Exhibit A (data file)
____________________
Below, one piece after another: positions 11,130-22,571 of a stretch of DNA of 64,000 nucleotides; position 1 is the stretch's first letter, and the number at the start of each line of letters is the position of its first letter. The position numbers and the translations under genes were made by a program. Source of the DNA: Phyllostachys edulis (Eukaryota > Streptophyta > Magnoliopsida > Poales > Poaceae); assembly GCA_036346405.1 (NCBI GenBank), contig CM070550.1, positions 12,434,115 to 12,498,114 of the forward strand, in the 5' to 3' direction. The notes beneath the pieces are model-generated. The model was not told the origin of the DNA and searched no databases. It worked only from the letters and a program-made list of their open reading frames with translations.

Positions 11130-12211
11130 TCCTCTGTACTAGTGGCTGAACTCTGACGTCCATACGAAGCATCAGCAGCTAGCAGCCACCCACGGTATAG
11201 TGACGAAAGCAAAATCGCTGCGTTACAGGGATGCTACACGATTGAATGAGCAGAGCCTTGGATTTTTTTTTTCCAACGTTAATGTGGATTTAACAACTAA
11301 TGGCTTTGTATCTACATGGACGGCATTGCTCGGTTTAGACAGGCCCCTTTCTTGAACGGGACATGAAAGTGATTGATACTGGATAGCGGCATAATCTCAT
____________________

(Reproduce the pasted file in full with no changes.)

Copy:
Below, one piece after another: positions 11,130-22,571 of a stretch of DNA of 64,000 nucleotides; position 1 is the stretch's first letter, and the number at the start of each line of letters is the position of its first letter. The position numbers and the translations under genes were made by a program. Source of the DNA: Phyllostachys edulis (Eukaryota > Streptophyta > Magnoliopsida > Poales > Poaceae); assembly GCA_036346405.1 (NCBI GenBank), contig CM070550.1, positions 12,434,115 to 12,498,114 of the forward strand, in the 5' to 3' direction. The notes beneath the pieces are model-generated. The model was not told the origin of the DNA and searched no databases. It worked only from the letters and a program-made list of their open reading frames with translations.

Positions 11130-12211
11130 TCCTCTGTACTAGTGGCTGAACTCTGACGTCCATACGAAGCATCAGCAGCTAGCAGCCACCCACGGTATAG
11201 TGACGAAAGCAAAATCGCTGCGTTACAGGGATGCTACACGATTGAATGAGCAGAGCCTTGGATTTTTTTTTTCCAACGTTAATGTGGATTTAACAACTAA
11301 TGGCTTTGTATCTACATGGACGGCATTGCTCGGTTTAGACAGGCCCCTTTCTTGAACGGGACATGAAAGTGATTGATACTGGATAGCGGCATAATCTCAT